Work It! Celebrate Labor Day with 5 Great Books Featuring Unusual Jobs

We like to think of Labor Day as one final hurrah for the summer; the last day of vacation before retuning to school and routine, with arbitrary rules built around it revolving the changing of the seasons, like don’t wear white once it has passed. But it didn’t start out as a day to laze about, mourning the end of our favorite season. Labor Day was originally about working, not taking the day off.

In Canada and then in the United States, Labor Day began as a day of recognition of the achievement of workers, who fought for fair schedules and workdays, bolstering unions and eventually ushering in the current norm of an eight-hour work day, adopted as standard by labor organizations around the world.

In the spirit of Labor Day’s roots and evolution, take a look at these five books that feature protagonists with unusual jobs. Because if you’re going to have a day off thanks to the labors of others, you may as well spend it reading.


Tooth and Nail: The Making of a Female Fight Doctor by Linda D. Dahl

Linda Dahl is a doctor, but not just any kind of doctor: Dahl is a fight doctor, ministering to the injuries of prizefighters from her ringside perch. This memoir recounts her year as one of the only female fight doctors in the sports world, and the challenges of fitting into a world most women don’t get to see.


Tear Me Apart by J.T. Ellison

Mindy Wright is a superstar skier in the making, taking the slopes by storm. Her training and practice is intense, but they only help to prepare her the job she has to do—and for the shocking turns her life takes when her world comes crashing down after one fateful run.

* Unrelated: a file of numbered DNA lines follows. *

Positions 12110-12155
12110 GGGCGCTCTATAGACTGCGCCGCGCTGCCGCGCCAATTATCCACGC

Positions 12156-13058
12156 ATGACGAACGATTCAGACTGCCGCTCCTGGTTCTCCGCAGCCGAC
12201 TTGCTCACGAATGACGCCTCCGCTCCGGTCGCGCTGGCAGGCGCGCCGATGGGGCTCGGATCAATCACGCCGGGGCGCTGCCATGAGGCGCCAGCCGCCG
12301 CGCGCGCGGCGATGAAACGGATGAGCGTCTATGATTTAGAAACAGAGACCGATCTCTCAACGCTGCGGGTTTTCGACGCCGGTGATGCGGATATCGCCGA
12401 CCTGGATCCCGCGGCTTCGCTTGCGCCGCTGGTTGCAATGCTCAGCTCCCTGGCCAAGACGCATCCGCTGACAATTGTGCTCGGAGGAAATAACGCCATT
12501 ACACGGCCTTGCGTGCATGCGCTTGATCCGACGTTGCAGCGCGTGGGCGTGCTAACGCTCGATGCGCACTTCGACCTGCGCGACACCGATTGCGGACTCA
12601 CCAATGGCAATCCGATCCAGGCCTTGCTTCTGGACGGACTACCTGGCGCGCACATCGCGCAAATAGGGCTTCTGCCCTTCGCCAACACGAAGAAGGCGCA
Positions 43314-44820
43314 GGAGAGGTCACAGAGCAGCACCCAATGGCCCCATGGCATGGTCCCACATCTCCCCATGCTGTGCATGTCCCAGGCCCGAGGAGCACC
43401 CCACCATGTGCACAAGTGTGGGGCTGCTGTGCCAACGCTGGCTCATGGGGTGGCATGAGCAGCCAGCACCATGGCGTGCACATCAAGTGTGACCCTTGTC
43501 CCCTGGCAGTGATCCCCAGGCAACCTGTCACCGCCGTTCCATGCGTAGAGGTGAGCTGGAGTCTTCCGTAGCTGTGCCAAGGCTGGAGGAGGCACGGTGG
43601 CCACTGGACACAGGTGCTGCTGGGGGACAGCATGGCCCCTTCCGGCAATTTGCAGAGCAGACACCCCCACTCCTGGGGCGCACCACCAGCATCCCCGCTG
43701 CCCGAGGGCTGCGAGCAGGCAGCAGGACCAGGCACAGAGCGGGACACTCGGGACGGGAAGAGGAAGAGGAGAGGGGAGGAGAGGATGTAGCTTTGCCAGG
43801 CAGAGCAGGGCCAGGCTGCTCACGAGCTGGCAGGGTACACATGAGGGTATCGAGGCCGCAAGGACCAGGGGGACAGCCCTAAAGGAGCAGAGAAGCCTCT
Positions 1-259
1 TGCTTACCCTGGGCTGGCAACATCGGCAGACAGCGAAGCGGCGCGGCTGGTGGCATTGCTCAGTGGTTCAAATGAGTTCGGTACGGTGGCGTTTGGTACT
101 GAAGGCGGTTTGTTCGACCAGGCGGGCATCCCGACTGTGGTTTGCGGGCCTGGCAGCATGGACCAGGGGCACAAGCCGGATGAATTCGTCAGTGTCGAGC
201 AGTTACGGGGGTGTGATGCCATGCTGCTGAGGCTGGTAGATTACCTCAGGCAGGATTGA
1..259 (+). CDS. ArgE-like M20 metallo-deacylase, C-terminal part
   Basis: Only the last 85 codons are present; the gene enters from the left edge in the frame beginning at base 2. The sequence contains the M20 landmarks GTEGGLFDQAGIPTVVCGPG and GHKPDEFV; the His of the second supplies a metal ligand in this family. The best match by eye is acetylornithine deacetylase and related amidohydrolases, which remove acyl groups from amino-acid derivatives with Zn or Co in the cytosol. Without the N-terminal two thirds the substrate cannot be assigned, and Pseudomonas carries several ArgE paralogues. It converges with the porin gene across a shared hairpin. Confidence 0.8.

Guess Who by Chris McGeorge


Morgan Sheppard has a gift for solving mysteries, and parlays that into a career as an investigative expert on tabloid TV. But while Sheppard knows how to be an armchair sleuth in front of the cameras, he has to put his job to the test when he finds himself embroiled in a real life murder mystery—and he’s a suspect as well as a detective.


Harry’s Trees by Jon Cohen

Harry is a nature lover and analyst for the US Forest Service—until his wife dies and his grief thrusts him into melancholy and uncertainty. Looking for solace, Harry travels to the remote northern Pennsylvania woods, where he finds another soul looking for peace and comfort among the trees.


The Emperor of Shoes by Spencer Wise

Alex Cohen has just reluctantly taken over his family’s shoe factory in southern China, but is shocked to discover the corruption and exploitation taking place, endangering workers on the factory floor. As workers, led by a seamstress named Ivy, begin to plot a revolutionary change, Alex must decide if his loyalties align with his family or with progress.



What will you be reading over the last long weekend of the summer? Let us know in the comments!

    Karen Green

    Karen Green is a freelance writer and big city ex-pat now living in rural Ontario. She writes for numerous print and online publications, and considers her library card to be one of her most valuable possessions.

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